Thomas Mann Randolph to Joseph C. Cabell
|My dear Sir,||March 2. 1821|
My desire to keep myself from being involved in any error which the extreme hurry might produce alone induced me to make known that I took no part in the Tuesday meeting of the Board of the Literary Fund. It would have given me much pleasure to have aided in any way, in or out of Board, in preparing the answer: as far as the perpetual interruption—to which I am subject from the general ignorance of the actual insignificance of the station I am in, would have allowed. I am called on every hour to exercise powers or perform functions totally unconnected with my office: and the explanation, why I cannot, takes more time than would have been requisite to perform the act[. . .]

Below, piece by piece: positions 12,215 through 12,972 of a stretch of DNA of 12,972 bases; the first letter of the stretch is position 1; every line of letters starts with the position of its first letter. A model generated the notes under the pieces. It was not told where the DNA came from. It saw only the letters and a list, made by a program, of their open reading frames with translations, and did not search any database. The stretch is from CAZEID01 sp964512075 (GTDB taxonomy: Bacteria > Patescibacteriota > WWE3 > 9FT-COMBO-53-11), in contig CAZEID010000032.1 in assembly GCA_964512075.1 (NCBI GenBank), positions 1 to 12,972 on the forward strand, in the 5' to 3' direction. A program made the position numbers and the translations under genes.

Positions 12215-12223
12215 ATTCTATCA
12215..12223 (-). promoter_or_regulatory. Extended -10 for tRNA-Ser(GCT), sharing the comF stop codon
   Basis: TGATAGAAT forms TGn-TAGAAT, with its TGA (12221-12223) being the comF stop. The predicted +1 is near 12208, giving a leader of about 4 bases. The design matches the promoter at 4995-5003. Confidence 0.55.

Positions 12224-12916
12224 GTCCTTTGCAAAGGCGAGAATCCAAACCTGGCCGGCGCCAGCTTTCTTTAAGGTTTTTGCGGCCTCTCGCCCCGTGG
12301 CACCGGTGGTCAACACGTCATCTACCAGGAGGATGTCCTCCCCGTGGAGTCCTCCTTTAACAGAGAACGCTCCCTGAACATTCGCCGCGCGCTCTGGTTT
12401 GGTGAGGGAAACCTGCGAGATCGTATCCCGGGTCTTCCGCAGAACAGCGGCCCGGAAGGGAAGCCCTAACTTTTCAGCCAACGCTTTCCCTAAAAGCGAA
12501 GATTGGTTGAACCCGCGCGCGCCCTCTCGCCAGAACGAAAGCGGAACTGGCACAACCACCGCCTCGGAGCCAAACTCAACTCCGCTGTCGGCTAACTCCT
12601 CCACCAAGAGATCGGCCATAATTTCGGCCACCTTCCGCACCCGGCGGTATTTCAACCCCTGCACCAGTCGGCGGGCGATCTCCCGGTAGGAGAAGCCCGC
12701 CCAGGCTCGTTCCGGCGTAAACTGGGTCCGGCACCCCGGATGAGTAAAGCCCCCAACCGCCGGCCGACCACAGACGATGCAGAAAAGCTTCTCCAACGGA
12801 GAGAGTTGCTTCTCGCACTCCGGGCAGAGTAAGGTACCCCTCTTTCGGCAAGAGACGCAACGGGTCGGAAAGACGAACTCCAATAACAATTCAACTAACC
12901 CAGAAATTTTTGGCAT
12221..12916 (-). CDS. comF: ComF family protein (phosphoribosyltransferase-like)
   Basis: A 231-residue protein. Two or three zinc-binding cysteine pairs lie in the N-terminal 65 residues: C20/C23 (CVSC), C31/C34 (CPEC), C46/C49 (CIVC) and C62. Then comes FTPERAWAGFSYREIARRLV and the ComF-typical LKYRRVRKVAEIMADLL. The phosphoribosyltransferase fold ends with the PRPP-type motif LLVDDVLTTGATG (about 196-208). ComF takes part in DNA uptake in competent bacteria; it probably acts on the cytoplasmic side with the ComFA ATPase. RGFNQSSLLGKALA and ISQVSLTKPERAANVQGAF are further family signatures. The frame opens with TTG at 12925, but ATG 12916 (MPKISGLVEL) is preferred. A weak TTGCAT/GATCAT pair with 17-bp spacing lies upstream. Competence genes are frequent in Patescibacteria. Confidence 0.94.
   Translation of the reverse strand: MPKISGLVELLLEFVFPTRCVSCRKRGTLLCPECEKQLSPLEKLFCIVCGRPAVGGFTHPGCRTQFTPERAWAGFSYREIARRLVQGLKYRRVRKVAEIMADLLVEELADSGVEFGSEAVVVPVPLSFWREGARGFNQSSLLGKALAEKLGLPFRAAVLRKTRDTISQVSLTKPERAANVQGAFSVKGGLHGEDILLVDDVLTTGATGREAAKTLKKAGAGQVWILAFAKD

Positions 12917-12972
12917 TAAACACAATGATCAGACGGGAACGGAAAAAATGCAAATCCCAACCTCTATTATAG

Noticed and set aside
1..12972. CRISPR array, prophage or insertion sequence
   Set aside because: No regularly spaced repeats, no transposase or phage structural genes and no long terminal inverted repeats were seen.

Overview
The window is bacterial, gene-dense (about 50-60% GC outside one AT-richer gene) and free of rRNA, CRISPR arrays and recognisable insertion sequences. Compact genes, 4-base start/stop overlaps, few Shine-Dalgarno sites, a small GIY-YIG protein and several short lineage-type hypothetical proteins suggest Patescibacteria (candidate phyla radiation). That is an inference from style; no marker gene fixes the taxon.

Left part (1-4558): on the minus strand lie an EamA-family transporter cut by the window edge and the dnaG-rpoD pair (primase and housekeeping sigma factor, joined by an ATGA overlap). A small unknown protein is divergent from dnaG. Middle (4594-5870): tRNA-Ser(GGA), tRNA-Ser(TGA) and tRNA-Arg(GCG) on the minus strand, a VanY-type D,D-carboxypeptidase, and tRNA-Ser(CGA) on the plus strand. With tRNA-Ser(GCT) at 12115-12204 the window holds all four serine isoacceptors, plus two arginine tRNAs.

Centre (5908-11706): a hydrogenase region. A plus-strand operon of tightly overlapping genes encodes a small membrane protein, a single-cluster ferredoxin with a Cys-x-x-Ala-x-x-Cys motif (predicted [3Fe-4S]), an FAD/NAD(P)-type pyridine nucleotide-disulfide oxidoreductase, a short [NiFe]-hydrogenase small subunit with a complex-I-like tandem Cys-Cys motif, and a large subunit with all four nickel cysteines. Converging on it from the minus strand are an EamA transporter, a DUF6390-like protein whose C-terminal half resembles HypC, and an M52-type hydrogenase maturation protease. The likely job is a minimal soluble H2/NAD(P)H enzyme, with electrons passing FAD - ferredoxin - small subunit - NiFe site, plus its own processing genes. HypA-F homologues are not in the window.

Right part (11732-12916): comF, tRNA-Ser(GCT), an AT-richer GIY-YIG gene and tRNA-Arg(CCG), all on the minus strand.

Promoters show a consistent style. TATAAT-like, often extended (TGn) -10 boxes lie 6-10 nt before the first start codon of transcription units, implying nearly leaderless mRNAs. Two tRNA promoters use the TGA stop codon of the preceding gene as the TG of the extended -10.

Unluckily I was at Mr Calls dinner yesterday, which was after 5, and I returned too late to do any thing last night towards the investigation required to verify the tabular statement which had been sent in; for I had not the papers necessary.
P.S. I desire not to conceal my feelings at the constant disposition manifested by the Council to render totally insignificant an office allready reduced far below what was ever contemplated by the Constitution Framers. The Treasurer prevailed on them in January to hold a Board to receive his Bond on the very day I returned while several days after would have answered. at such Boards many disagreeable things are done.